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Empires of Profit

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Empires of Profit

Commerce, Conquest and Corporate Responsibility

Thomson Texere,

15 min read
10 take-aways
Audio & text

What's inside?

Even when multinational corporations try to make a difference in undeveloped nations, they develop mostly trouble.

Editorial Rating



  • Innovative


If you ever wanted to belly up to the bar with a foreign correspondent, share a cold beer and swap war stories, this is your chance. Daniel Litvin, a former journalist, as well as a former corporate social responsibility (CSR) officer, shares a book full of corporate adventures from the foreign battlefields of business. In this very anecdotal examination of how the arrival of first world companies affects local societies and governments - for good or ill - in third world countries, he sews stories and history together from India to Guatemala to Iran to Manchuria to Africa. He lists the past misdeed of Aramco oil companies in Arabia, of Shell in Nigeria and of Nike’s far flung contractors, seeming to say that they meant no real harm and did less harm than they were accused of doing, but he also contrasts the flawed past with the improved present. Even with responsible policies, he says, multinationals most often fail because they create unexpected dynamics and impossible expectations. recommends this fiscal, social and corporate travelogue to executives, corporate social responsibility officers and field personnel far from home.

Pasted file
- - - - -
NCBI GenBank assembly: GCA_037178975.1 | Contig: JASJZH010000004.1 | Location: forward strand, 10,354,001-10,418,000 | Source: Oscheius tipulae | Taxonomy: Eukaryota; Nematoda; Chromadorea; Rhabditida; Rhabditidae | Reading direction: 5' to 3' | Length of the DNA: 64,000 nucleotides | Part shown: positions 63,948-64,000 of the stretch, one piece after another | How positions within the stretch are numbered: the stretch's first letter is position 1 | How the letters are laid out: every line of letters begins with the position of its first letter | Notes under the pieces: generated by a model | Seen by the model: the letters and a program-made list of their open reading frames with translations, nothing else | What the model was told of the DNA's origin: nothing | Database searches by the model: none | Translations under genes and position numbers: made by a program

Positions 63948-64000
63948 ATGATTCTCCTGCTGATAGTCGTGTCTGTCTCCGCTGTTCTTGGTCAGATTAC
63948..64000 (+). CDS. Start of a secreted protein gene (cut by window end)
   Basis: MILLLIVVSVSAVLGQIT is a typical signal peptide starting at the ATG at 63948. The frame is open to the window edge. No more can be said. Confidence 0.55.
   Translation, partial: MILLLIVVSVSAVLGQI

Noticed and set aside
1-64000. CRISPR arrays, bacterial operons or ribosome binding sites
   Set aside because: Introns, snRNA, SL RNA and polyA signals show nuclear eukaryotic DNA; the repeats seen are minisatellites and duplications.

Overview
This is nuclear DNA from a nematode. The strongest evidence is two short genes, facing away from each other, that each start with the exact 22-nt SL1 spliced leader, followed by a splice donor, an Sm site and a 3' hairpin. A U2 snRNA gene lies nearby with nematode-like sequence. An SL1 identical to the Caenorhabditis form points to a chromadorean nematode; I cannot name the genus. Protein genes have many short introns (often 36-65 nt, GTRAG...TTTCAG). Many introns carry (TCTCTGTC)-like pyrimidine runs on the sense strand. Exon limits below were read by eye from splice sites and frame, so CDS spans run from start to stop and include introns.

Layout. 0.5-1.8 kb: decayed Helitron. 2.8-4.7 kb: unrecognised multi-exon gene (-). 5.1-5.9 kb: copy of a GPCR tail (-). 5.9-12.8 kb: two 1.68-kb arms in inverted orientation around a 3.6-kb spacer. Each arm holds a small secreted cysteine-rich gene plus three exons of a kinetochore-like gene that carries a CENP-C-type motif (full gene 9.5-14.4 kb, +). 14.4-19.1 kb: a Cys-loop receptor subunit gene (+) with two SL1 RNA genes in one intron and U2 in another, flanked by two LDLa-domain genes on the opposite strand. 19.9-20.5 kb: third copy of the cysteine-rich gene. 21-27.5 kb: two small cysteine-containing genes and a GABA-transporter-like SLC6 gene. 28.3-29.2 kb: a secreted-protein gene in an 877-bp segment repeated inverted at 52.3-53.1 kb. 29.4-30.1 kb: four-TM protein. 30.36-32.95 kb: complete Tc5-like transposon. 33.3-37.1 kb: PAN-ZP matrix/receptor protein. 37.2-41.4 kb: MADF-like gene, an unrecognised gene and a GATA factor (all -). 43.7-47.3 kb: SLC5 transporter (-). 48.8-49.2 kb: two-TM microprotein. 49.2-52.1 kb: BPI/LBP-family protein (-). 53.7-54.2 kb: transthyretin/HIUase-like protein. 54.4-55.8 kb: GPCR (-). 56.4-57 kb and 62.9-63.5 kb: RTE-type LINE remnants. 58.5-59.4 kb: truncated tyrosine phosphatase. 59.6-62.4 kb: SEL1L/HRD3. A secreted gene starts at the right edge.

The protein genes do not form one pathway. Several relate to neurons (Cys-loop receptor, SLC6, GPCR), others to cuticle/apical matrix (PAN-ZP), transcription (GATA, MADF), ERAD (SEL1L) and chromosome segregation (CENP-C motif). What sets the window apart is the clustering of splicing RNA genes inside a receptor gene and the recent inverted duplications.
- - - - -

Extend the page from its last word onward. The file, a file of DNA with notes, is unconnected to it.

How the Global Economy Grows

Corporations invested almost $20 billion a year in non-native businesses in the 1980s and $200 billion by the end of the 1990s. More than 53,000 companies operate in more than one nation-state. This has been going on for a long time. Between 1600 and 1750, the English East India Company successfully traded Southeast Asian goods while competing with the Dutch, French and Portuguese. Things went well for that first 150 years, perhaps because Englishmen in India followed orders to stay out of local government, tribal competition and politics. When they eventually did intrude in local affairs, the Brits were not alone.

Multinationals intruded upon local matters around the globe. United Fruit grew and exported bananas; built homes, schools and hospitals; and supported the coup that killed Guatemala’s democratically-elected president. Nationalism drove the haughty Japanese owners of the South Manchurian Railway Company away from Manchuria, where they were never accepted despite the economic improvements their railroad brought. Belgium’s Union Miniere reverted to imperialist tactics in the African Congo where it mined copper, cobalt and uranium...

About the Author

Daniel Litvin is the former Corporate Social Responsibility agent for Rio Tinto plc, a mining multinational, where he specialized in human rights policy. A former, prize-winning environment and resources correspondent for The Economist, he is a graduate of the London School of Economics and Oxford University, with degrees in anthropology and development, philosophy, politics and economics. He lives in London.

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